Journalism support fund’s panel submits findings to feds

Among the 15 recommendations is a call for government to invest its ad dollars into Canadian media and to alter tax law that gives foreign digital platforms an advantage.
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A set of 15 recommendations for implementing the journalism support fund was submitted to the federal government this week, which included calls for the federal government to increase its spending in advertising with Canadian news outlets.

The Journalism and Written Media Independent Panel of Experts representing eight media associations was chosen in May and included Winnipeg Free Press publisher Bob Cox, who serves as chair of the panel and News Media Canada.

Cox tells MiC the panel is urging the government to act swiftly in implementing the $600 million promised by the Trudeau government. “It’s a tax measure so we would like them to proceed with it,” Cox says. “It was passed at the end of June. It is the law of the land now and we’d like to see it go forward.”

Cox acknowledged the generosity of the program but says the industry would rather see the money come in the form of ad revenue, than a government subsidy. “We’ve always argued we don’t want the government to spend new money on journalism,” he says. “We want to see a different approach.”

The panel is also urging the government to address current tax laws that put foreign-owned digital giants at an advantage by no longer offering a deductible to Canadian advertisers buying ad space with sites like Facebook and Google. “It’s always baffled me as to why the government is placing advertising in foreign owned media,” says Cox.

The report recommends immediate action, raising the salary cap applicable for the labour tax credit to $85,000, raising the percentage of salary allowable to 35% and increasing the digital subscription tax credit from 15% to 25%.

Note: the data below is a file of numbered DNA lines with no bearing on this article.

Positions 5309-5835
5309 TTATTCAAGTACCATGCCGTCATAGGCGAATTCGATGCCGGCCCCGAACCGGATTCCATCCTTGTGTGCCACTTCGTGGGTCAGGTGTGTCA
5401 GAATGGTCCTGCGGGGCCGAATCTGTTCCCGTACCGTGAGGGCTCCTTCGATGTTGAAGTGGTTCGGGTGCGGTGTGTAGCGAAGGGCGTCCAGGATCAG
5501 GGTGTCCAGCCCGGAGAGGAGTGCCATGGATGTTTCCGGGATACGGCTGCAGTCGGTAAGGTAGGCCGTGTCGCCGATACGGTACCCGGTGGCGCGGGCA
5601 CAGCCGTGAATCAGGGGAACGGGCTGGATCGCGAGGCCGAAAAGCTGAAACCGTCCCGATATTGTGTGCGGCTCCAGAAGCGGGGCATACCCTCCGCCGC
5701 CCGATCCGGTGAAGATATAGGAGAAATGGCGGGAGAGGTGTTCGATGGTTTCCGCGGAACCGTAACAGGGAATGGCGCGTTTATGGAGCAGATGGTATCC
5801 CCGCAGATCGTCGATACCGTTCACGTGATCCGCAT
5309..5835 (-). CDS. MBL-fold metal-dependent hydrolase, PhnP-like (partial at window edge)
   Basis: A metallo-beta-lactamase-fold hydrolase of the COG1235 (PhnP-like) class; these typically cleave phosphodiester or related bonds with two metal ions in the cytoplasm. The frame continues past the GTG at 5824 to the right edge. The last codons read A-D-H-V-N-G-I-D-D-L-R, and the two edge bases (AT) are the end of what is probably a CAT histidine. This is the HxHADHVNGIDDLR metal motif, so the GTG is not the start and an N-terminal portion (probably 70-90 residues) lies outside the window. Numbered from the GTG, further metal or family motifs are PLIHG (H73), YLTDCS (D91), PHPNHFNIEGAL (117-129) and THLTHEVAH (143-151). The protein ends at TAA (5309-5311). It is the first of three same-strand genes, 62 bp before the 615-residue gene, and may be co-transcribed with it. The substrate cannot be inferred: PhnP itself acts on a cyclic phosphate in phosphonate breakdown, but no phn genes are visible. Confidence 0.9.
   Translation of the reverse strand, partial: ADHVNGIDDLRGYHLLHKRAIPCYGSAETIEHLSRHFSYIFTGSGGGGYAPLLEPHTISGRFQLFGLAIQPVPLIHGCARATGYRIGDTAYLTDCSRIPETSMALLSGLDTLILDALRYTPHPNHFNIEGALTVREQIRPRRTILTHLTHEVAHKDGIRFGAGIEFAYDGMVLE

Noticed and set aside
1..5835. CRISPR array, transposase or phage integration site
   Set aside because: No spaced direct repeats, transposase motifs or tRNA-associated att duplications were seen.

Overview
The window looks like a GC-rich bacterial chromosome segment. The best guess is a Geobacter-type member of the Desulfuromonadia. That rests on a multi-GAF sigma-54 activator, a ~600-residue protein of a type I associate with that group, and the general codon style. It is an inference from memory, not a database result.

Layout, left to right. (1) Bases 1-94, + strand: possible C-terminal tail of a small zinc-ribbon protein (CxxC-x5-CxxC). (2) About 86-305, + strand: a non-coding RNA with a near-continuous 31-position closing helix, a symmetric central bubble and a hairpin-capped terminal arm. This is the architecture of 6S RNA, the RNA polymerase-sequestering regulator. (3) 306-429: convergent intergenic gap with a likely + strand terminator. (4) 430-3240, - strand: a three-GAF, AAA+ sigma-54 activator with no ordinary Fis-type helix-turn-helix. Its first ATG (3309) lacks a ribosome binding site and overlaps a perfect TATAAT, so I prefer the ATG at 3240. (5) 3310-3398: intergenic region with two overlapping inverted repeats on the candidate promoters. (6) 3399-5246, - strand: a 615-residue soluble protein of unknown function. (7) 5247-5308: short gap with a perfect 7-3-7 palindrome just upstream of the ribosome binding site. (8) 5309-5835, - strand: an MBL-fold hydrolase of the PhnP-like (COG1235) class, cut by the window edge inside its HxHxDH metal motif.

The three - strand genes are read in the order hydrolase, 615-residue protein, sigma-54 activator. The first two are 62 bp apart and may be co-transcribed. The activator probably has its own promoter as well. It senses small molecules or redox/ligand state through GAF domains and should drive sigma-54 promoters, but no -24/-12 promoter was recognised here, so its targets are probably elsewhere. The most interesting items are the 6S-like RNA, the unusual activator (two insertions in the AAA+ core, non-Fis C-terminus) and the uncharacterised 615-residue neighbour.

In addition to that, the panel also recommended allowing all charitable foundations (and not just those that meet the criteria of being a Qualified Canadian Journalism Organization) that support journalism be eligible to provide tax receipts for donors. There were also recommendations for small publications who rely on freelancers and independent contractors to qualify for support, as well as those who serve minority-language communities.

It also recommended the government immediately spend at least 5% of their advertising budget in publications like these and that an additional program be considered to provide financial support to ethnic and Indigenous publications. The panel “tried to push the boundaries as much as possible within the limits of the legislation to benefit small publications,” Cox says.

The panel stopped at officially defining what constitutes an “official news outlet” or developing an advisory body to certify publications. Says Cox: “It just seems wrong in a democracy to do that.”

Addressing concerns about how selected outlets will use the funds, the panel also recommends that qualifying organizations recognize their obligation to use the benefits “for the intended purpose of investing in news operations by not awarding excessive compensation to executives at the same time as they receive assistance from the program.”